Meringues, Testimonies & Tea

I was born in the 60s but grew up in a committed church going family in 70s. Back then the main discipleship strategy in the evangelical church in Scotland was busyness. The aim of church was to keep its members so busy attending meetings that they didn’t have any time to be tempted never mind sin. It was always a better theory than reality.

The week looked like this
Monday Night: Sunshine Corner, kids meeting
Tuesday Evening: Prayer Meeting
Wednesday Afternoon: Ladies Meeting
Wednesday evening: Crusaders, young people’s meeting
Thursday Evening: Bible Study
Friday: I am sure there must have been something just can remember, in later years there was a youth club
Saturday Evening: Deputation Meeting also know as “The Saturday Tea Meeting”
Sunday Morning: Sunday service, followed by Sunday School
Sunday Afternoon: Young People’s Bible Class
Sunday Evening: Gospel Service followed by Youth Fellowship

I am exhausted just typing it how the people who lived it coped I have no idea. I am glad that we are past exhaustion and disconnection from real life being marks of spiritual maturity. However, I do have a certain nostalga for one of those meetings which has all but disappeared, the Satuday Deputation Meeting.

My nostalga mainly relates to the “bag.” The deputation meeting meant at the end of the service everyone got a cup of tea (no coffee in Scotland back then ) and “a bag.” A bag was a white paper poke (a paper bag to you non Scots) with a biscuit and some kind of cake in it. The holy grail for us church kids was a bag with a meringue in it! (if we could we would secretly open the bags when no one was looking and mark those with the coveted meringue inside so we could appear lucky and surprised later when we chose the bag with the prized confectionary in it)

The Deputation Meeting or Saturday Tea Meeting was unusual in several ways apart from its bags. The pastor didn’t lead it or really do anything, the deputation, or group of “lay” people who normally came from another church took the whole service. Sometimes they sung, or someone “gave a wee word” but what I remember most were people sharing their stories of faith, of how they had a life changing encounter with Jesus or what God had been doing in their life or church. I am fairly certain I heard Tommy Goodwin’s laugh for the first time when as a fresh faced lad he gave his testimony at Greenock Elim. (sorry in house Nazarene recollection) It was a relaxed a meeting as it was held in the church hall and not the church! I remember animated conversations over the aforementioned tea and cakes, laughter and some times a sense that we had heard something quite remarkable.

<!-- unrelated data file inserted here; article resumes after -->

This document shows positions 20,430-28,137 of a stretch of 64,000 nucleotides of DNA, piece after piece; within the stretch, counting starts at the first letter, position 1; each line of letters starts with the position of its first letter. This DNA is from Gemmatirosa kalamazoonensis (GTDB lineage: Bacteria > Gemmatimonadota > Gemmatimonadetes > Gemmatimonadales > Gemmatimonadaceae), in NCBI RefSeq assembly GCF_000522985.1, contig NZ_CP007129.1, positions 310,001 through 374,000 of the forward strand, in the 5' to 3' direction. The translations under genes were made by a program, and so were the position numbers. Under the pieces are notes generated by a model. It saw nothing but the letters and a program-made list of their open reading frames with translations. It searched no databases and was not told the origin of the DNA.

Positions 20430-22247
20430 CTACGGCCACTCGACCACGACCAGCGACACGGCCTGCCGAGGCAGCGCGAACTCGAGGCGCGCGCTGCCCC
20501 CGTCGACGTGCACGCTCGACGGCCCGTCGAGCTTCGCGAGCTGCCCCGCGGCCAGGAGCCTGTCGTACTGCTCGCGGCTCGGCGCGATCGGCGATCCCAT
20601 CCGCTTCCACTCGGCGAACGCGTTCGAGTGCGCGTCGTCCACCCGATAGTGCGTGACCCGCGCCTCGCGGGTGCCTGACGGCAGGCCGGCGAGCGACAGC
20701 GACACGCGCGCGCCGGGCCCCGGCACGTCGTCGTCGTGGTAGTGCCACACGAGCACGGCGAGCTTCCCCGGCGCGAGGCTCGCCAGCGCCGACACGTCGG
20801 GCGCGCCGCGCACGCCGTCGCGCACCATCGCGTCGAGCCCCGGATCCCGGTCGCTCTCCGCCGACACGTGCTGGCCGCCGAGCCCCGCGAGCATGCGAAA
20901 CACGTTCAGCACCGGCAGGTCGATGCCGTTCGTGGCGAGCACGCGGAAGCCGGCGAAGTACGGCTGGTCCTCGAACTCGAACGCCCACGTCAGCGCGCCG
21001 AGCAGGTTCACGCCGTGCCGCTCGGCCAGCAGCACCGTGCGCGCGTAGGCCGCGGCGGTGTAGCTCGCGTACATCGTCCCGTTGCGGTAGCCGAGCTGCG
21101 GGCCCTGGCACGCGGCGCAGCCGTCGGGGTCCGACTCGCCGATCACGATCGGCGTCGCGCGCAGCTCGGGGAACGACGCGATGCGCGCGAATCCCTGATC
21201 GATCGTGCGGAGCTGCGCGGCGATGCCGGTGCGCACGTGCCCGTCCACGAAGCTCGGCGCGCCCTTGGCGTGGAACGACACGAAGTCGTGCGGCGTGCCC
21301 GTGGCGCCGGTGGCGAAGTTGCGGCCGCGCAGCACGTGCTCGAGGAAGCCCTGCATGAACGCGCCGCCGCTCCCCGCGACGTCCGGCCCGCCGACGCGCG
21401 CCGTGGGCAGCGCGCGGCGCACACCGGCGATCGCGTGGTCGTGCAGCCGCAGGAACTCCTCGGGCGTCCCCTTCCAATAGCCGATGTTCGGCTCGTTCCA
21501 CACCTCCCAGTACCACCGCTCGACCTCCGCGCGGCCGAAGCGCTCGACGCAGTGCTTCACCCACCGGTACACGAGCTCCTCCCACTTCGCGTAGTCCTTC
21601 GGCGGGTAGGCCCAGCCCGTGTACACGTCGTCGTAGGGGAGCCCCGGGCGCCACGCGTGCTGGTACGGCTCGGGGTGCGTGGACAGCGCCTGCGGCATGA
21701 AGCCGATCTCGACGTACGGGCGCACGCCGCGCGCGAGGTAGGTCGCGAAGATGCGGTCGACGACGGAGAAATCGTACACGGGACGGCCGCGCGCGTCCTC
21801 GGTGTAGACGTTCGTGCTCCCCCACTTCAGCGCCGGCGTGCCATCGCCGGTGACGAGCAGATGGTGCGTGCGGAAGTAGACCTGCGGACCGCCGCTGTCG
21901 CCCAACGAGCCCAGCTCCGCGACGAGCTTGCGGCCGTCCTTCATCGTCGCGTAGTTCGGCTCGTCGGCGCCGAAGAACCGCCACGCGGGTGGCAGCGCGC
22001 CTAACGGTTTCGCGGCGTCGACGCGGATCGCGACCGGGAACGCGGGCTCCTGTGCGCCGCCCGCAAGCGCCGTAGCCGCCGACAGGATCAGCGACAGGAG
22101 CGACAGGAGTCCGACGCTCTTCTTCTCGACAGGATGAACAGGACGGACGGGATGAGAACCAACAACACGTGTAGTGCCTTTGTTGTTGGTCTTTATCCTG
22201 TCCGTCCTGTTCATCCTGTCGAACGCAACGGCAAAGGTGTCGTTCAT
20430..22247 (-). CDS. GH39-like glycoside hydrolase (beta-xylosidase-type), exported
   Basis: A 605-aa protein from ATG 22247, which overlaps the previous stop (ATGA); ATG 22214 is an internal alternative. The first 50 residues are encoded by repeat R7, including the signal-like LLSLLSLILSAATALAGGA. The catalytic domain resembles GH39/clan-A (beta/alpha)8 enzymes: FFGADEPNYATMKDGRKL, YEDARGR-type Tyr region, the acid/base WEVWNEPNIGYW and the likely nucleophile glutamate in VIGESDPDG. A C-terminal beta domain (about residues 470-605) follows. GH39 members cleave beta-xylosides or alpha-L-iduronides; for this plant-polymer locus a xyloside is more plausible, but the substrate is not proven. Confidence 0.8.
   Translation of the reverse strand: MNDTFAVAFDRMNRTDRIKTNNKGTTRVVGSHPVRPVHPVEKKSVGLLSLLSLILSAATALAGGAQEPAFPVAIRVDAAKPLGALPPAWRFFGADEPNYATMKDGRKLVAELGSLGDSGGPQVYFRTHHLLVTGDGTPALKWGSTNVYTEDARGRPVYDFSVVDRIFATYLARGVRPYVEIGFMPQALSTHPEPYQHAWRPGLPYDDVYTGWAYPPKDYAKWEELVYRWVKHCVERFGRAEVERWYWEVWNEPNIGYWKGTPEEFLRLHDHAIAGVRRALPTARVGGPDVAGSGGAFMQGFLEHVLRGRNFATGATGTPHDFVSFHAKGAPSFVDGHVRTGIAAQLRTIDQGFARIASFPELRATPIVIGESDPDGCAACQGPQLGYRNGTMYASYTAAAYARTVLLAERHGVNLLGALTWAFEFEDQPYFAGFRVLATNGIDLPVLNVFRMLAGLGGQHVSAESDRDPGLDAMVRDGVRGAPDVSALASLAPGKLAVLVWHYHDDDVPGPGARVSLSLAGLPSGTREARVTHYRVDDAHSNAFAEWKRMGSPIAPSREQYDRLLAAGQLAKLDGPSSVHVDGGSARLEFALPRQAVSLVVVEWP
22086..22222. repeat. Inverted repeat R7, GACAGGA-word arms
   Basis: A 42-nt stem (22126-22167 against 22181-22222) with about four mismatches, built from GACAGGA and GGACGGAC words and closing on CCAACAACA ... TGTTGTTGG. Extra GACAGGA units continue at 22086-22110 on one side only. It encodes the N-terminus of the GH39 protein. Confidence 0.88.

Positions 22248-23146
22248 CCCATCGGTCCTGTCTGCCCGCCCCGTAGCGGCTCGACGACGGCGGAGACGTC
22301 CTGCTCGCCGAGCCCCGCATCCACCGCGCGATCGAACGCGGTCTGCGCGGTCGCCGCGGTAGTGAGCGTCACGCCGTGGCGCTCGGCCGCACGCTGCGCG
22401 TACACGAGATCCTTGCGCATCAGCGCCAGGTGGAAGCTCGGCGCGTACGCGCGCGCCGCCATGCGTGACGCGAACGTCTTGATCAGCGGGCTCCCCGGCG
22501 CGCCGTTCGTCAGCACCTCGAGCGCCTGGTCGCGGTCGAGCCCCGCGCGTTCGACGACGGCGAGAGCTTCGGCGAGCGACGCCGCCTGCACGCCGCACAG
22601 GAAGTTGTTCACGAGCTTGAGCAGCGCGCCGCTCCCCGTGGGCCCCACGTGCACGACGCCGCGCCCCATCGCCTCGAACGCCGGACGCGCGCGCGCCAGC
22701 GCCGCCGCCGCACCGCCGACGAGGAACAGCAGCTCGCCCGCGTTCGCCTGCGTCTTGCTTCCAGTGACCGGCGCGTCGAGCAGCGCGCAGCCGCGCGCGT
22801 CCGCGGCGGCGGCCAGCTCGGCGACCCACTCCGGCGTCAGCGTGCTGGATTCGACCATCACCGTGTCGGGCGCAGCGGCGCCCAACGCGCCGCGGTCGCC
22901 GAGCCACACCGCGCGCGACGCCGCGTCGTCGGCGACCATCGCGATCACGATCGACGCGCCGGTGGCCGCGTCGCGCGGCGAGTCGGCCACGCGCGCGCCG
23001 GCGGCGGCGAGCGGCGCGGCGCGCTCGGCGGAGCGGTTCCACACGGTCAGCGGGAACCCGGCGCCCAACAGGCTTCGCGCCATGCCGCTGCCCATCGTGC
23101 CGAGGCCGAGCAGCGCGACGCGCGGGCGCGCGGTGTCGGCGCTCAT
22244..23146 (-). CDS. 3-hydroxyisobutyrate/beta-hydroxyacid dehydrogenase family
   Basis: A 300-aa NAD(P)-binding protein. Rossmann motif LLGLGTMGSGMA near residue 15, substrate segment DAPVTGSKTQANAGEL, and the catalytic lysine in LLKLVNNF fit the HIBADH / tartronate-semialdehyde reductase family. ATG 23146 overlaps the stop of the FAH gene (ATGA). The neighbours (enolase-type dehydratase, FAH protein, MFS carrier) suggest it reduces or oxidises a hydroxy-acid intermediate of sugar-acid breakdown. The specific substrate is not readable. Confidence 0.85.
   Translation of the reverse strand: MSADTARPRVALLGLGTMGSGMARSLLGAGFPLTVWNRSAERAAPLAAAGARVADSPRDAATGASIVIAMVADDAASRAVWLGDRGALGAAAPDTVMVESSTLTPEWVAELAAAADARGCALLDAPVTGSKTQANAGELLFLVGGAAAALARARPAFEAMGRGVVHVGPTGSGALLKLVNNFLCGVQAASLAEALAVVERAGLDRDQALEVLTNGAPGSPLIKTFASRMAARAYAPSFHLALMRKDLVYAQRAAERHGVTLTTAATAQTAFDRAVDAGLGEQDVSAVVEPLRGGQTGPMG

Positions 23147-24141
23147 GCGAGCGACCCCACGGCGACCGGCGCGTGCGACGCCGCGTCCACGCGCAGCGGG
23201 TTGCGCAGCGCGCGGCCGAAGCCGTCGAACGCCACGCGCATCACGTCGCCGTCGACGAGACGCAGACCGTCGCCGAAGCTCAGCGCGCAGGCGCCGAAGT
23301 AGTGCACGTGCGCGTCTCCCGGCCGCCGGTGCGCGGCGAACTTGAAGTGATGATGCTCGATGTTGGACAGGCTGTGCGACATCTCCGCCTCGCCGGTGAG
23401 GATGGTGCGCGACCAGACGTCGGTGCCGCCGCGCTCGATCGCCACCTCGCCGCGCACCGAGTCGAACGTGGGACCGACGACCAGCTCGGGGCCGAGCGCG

Whilst I don’t have any great desire to resurrect the “Tea Meeting,” except for having meringues at church gatherings perhaps, I do thinks it has some lessons for the contemporary church. “Testimonies” at times were trite and exaggerated but equally, if not more often, they were profound, inspiring and deeply moving. Growing up with an almost weekly dose of “testimonies” gave me an expectation, the expectation that God was at work in people’s lives, that He wasn’t distant and uninterested but rather deeply involved in the lives of ordinary people. Young as I was I still understood from those Tea Meetings that God was in the life changing game. I heard alcoholics talk about God saving them from drink, couples who had been divorced talking about God bringing them reconciliation, people who had been in prison describe the freedom forgiveness had brought them and sometimes someone saying they were so glad that God had given them Christian parents who had pointed them to Christ. None of these people that I remember were gifted in Christian apologetics they just simply and honestly shared their faith story. To be honest I am fed up to my back teeth of hearing people say “preach the Gospel at all times and if necessary use words.” There is a place in the ministry of the church for a clear proclamation of the saving power of God and perhaps the most powerful way to do that is the way that happened in those tea meetings in the 70s when ordinary people told their stories of how God had done extraordinary things in their lives and challenged others to give their lives to God too. Looking back it reminds me that when it comes to sharing the Gospel simple doesn’t have to be simplistic and can often be significant.

There was also something gloriously amateurish about those meetings, I can remember some of the soloists being toe curlingly bad (no I wasn’t one of them) and other people stumbling and hesitating over words but it seemed to be an environment of grace, people were by and large patient and encouraging. I wonder if now we put put too high a premium on professionalism in our services? Perhaps now a days we don’t want to take the chance that someone might not be tuneful enough or eloquent enough and consequently we rob ourselves of stories and voices which may not be “excellent” in how they say something could be significant in what they have to say.

I wonder how we create a contemporary expression of the Saturday Deputation Service, an environment where ordinary believers “run the show,” where tell their own faith stories in authentic ways, where there is a relaxed atmosphere and time to talk and share? Any ideas? Any examples?

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